THE CACTUS SPEAKS: SeaTac Employee Survey is out and here are my thoughts…
[EDITOR’S NOTE: This column by Earl Gipson is a view of SeaTac city government. It does not necessarily reflect the views of The SeaTac Blog nor its staff. We are seeking additional regular columnists to reflect opinions and views of SeaTac residents. Those interested can e-mail us at [email protected].]
by Earl Gipson
The SeaTac Employee survey (conducted by the Metrus Group) results are now out and I have read through them. This survey is the first step of Process Improvement and should be recognized as such. The City cannot fix its internal problems until it knows where they are so this is a good thing even though quite a few areas don’t look so good right now. I will go into those in a bit.
This survey will be useless unless City management follows through with the next steps, which would be (my opinion):
- Where are the problems? The Survey provided this. While I would have asked different questions or in a different way Metrus did a good/thorough job without stomping on peoples toes. I may have been more willing to do so. This is another advantage of having a disinterested party conducting the survey.
- Plan and Prioritize. Which items are most inefficient and will provide the greatest benefit initially? What actions/policies/procedures need to be implemented to achieve those benefits (i.e. Action Plan)?
- Implement action plan. It has been my experience that this is where most companies/organizations fall down. The Action Plan/s sits on a shelf and collects dust. Managers/employees lack the wherewithal or desire to change. Many fear the cure will be worse than the disease. It is a question of leadership if the Plan/s are implemented.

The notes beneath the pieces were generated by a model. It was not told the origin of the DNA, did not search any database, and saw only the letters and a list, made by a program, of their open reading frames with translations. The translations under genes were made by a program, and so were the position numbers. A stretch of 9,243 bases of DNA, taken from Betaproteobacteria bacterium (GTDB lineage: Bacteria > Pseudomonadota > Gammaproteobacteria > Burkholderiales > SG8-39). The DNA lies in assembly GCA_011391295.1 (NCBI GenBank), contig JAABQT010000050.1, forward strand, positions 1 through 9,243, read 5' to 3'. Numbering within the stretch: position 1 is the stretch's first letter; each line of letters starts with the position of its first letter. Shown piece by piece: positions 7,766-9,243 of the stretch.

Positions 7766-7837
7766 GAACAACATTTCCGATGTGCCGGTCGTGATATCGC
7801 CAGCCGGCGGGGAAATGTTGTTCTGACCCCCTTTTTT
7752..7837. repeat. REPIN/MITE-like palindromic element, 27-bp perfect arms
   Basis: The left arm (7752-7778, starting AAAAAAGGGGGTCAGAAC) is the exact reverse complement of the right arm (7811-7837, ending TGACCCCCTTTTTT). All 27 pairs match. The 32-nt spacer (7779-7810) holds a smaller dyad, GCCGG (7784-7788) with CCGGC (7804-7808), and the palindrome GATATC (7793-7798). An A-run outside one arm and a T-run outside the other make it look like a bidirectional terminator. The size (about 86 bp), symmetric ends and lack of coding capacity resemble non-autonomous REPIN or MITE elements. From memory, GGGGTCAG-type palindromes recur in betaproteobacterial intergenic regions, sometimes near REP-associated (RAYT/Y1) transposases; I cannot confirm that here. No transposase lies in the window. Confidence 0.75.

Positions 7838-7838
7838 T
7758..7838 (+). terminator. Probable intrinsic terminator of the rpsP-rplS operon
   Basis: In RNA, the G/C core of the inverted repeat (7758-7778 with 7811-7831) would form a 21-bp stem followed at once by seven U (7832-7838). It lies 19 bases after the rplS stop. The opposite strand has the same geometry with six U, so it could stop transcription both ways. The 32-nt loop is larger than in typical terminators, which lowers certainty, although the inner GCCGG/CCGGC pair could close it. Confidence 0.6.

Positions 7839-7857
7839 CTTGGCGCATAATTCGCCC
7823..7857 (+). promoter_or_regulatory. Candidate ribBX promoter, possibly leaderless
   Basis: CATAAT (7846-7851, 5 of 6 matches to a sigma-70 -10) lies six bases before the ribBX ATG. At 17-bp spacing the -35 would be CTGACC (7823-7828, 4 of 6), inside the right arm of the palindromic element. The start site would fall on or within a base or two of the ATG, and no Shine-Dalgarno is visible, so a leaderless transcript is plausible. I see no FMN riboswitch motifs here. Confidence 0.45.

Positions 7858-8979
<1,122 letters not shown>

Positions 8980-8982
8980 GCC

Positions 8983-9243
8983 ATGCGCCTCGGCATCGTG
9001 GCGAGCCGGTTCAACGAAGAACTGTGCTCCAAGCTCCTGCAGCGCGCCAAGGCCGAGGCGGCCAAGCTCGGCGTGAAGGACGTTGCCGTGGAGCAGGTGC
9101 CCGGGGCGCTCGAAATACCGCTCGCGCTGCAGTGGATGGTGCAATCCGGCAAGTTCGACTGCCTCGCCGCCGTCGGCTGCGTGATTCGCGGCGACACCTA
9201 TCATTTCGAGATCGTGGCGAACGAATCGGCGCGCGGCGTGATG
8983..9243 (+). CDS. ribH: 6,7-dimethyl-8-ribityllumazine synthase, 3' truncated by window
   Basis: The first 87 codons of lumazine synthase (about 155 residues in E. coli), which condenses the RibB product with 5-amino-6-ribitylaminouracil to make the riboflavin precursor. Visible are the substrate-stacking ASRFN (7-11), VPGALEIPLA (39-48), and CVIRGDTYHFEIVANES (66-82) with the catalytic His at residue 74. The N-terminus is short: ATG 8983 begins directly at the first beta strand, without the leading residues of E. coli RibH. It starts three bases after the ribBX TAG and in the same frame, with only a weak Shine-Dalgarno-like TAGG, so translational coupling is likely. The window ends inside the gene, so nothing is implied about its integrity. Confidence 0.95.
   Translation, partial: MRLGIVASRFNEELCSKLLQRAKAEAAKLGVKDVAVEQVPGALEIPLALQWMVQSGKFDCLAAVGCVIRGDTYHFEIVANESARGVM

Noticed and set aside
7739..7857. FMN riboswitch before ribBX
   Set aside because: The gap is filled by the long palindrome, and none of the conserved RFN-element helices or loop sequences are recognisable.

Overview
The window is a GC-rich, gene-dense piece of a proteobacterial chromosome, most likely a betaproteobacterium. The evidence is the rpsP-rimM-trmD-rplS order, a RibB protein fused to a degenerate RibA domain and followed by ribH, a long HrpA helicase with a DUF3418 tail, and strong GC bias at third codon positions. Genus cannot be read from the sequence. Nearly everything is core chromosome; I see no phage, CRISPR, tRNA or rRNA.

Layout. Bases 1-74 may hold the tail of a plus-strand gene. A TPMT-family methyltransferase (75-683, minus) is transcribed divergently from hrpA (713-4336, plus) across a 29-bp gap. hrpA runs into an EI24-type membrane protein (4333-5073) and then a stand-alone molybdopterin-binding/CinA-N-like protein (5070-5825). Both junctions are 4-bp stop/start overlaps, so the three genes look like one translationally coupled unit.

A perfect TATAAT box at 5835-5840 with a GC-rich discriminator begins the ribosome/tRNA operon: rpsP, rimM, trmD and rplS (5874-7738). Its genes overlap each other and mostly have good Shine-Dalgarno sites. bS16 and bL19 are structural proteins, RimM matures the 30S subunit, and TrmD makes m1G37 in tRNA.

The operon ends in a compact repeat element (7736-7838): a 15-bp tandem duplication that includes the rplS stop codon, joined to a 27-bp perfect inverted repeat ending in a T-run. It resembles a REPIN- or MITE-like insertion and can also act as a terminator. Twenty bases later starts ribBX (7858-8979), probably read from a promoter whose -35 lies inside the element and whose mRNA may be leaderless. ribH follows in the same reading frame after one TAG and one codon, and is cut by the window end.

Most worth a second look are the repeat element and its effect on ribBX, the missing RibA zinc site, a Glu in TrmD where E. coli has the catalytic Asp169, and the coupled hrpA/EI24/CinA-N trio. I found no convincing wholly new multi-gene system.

- Re-Measurement and adjustment. This is where you check the results of Action Plan/s. It could be by doing another survey in a year or two or on a case by case basis. This is the value of keeping the Metrus Group involved so we are not asking different questions and the results cannot be skewed by those implementing the Plans.
Okay, let’s look at some survey results. The survey is 33 pages of data (and actual employee comments). I won’t go into all of them just-some highlights (lowlights if you will) and these are my interpretations.
Human Resources is almost universally despised. This is not unusual but not to the extent shown in SeaTac. This attitude goes back 30 years when HR became an arm of legal/management versus helping an employee. If you have a problem with management get a lawyer instead of talking with HR (or find another job). The $17K annual increase to the Director did not help I’m sure.
City Manager’s office had continuously low marks in areas that are their sole responsibility. Lots of consensus in that the rules do not apply to everyone on the SeaTac Staff or even to some Citizens. One employee comment that especially stuck out is that the City Manager himself has a grudge against a particular property owner and it is implied that it has driven some decisions (Park N’ Fly rules as of late). Some Council members also (from observation) hold this grudge. Many of us Citizens and businesses have been aware of this and it goes back quite a few years. We now know the employees are well aware of this also and that needs to stop NOW or the City Manager needs to find another place of employment.
Community and Economic Development also received continuously low ratings. There is probably some residual negativity from the re-organization a couple of year back but we have new management in place now so these new individuals have a great opportunity knowing the issues in advance.
This is all I will write about for now. Those that have the survey please weigh in on your interpretations. I do want to thank the employees for their candor and should you experience any retaliation, I and other SeaTac Citizen’s will stand by you. To SeaTac Management I say this: it was a bold step to take on this self-improvement endeavor and have some dirty laundry out there. Let’s not waste this opportunity. Let’s set an example for other Cities that things can change for the better. Canada’s comedian Red Green has the man’s prayer. “I’m a man, I can change, if I have to, I guess.” Just put Manager in the place of “man.” :- )